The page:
This is a “weekly reflection” paper written for my psychopathology class.
What is the experience of an anorexic person? In the case of anorexia, as with other disruptions and disorders, I find this a more interesting and precise question than asking about the origin of the disorder and more useful for transforming it. How is it that the anorectic perceives the world (what sort of a subject is she, and what sort of an objectivity does the world have), and as an extension from this question — as we often ask in class — what is it that she is trying to accomplish/ what is the telos of her disorder?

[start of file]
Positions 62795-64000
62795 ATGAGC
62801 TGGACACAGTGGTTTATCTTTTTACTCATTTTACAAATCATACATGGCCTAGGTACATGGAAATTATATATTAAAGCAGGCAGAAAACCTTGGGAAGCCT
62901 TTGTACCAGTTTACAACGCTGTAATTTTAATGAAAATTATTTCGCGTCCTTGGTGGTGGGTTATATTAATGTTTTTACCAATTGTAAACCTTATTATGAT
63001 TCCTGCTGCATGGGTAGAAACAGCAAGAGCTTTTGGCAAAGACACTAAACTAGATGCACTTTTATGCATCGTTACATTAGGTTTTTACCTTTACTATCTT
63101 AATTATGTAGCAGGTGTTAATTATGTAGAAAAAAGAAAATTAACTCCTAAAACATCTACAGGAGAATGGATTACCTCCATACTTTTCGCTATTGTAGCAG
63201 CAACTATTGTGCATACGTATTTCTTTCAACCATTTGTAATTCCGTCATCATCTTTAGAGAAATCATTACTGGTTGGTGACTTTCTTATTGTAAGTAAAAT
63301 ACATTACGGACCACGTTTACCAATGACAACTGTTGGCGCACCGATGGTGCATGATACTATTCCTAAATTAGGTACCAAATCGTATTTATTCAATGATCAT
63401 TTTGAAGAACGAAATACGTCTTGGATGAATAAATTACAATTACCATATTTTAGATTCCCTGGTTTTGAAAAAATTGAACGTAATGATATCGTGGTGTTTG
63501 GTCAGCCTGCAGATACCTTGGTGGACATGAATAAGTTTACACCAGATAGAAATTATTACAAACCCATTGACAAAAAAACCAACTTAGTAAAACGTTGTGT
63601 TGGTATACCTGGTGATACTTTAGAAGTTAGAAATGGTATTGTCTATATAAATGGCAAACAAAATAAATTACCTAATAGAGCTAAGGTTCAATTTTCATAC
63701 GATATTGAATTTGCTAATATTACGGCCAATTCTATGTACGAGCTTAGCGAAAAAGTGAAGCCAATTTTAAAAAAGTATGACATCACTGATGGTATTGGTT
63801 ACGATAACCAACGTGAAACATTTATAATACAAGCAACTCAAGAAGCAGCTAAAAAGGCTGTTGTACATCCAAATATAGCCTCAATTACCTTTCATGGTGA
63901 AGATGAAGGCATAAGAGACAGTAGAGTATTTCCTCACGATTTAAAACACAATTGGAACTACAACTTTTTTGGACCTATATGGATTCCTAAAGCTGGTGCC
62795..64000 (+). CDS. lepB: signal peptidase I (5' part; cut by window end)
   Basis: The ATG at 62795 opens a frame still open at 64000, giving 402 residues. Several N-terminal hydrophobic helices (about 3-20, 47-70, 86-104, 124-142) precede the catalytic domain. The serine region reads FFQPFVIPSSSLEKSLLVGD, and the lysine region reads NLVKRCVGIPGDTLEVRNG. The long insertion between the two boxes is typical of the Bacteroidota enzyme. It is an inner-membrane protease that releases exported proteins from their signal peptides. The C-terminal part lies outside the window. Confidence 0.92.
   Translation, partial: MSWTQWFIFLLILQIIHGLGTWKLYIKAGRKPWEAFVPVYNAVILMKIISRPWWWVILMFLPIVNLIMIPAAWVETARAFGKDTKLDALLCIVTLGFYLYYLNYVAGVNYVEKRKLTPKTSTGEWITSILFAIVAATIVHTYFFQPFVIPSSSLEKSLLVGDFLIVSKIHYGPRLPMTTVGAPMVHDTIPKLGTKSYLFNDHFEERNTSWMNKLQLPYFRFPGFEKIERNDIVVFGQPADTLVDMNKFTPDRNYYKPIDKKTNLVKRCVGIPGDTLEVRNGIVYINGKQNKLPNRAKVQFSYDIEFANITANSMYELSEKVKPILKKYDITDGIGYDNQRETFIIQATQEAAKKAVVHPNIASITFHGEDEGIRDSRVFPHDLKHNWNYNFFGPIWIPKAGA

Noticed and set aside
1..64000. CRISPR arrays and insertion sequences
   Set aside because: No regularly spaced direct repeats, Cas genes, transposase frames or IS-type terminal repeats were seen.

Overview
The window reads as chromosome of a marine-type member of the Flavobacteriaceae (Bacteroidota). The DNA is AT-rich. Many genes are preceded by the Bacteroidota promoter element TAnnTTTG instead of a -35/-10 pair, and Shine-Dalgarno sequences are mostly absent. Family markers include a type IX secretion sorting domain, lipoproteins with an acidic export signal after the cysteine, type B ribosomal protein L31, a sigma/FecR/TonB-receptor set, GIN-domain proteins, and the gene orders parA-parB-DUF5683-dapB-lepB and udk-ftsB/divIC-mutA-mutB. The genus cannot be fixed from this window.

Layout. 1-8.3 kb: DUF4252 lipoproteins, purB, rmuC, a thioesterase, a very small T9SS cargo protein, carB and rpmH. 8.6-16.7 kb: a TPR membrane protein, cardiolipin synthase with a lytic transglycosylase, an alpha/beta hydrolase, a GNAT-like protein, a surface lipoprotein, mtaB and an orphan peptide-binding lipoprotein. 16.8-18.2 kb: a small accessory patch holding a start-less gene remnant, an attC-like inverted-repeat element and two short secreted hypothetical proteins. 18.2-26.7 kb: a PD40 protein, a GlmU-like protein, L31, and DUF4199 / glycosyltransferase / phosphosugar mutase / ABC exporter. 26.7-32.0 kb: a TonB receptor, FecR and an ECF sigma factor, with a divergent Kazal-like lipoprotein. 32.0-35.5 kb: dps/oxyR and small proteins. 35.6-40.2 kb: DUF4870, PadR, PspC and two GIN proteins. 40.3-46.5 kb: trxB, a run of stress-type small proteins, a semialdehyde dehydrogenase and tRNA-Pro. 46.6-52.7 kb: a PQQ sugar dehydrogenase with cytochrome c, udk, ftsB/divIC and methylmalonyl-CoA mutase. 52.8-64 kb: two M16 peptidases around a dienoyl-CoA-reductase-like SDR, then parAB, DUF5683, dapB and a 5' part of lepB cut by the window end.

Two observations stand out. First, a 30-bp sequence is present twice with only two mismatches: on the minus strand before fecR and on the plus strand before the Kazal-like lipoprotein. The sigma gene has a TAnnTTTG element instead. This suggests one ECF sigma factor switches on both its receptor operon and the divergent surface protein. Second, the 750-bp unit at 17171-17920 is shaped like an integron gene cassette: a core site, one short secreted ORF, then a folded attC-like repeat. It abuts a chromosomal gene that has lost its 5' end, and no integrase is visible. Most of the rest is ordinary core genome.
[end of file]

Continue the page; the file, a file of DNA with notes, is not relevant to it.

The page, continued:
To get closer to this question, I have been watching video diaries and “thinspiration” (( These show images of very thin women and words of encouragement to support one in her quest to “stay the course” of anorexia. Statements about what one may accomplish by being thin — popularity, power, being a “symbol of perfection” — accompany the images. )) video clips on youtube.com put together by young anorexic women who label themselves “pro-ana.” Their videos have an idealistic, cold, militant tone. Members of the community leave comments on one another’s productions, encouraging one another to keep up the hard work. They speak aggressively about outsiders and “posers” — those who do not meet the criteria for anorexia. I see evidence of the stubbornness Gabbard and Malan describe — the difficulty of establishing and maintaining a therapeutic relationship, her unwillingness to begin to speak, hiding suicidal wishes, etc. They seem to mistrust outsiders and speak constantly of others’ misunderstanding or weakness as shown by their inability to be anorexic themselves. The young women in this community typically have a great deal of knowledge about the diagnostic criteria for eating disorders (which they use to debunk posers) and the medical risks, which are taken as the price one must be willing to pay rather than as deterrents. Accepting these risks is a sign of one’s seriousness. To these anorectics, as if they were spokespeople for the anti-psychiatry movement, anorexia is a lifestyle choice and not a disease equivalent to a cancer on the soul in terms of the freedom and ownership involved for the sufferer. Having anorexia, or rather, being anorexic, is a source of pride and strength.